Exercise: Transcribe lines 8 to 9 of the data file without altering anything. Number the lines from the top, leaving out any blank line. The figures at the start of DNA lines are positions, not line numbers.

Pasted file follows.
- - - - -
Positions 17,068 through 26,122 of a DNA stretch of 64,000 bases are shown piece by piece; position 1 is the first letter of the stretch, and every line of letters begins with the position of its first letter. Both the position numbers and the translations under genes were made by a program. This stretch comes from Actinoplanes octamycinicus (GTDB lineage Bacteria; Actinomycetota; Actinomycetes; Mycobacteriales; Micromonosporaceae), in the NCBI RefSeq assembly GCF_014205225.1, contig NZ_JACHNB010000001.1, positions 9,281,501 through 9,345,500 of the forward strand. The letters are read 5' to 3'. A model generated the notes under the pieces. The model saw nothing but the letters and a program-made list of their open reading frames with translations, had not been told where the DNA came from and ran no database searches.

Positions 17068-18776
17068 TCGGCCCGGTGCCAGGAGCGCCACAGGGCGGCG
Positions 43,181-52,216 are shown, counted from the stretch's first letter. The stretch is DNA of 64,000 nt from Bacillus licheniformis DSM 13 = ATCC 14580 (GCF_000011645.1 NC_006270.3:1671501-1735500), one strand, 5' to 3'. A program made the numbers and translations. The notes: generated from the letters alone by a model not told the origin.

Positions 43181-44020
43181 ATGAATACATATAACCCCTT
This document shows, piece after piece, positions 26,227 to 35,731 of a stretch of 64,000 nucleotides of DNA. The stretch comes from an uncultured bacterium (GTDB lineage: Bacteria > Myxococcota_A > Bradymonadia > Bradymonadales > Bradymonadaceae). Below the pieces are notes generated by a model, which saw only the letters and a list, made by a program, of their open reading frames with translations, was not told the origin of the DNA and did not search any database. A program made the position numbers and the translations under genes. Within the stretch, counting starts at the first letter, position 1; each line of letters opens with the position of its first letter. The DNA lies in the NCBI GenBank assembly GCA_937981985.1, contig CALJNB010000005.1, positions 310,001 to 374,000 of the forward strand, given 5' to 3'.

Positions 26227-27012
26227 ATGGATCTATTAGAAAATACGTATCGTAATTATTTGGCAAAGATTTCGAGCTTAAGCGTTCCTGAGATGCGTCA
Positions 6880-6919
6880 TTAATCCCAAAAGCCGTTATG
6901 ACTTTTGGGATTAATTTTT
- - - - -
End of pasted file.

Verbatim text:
Positions 26227-27012
26227 ATGGATCTATTAGAAAATACGTATCGTAATTATTTGGCAAAGATTTCGAGCTTAAGCGTTCCTGAGATGCGTCA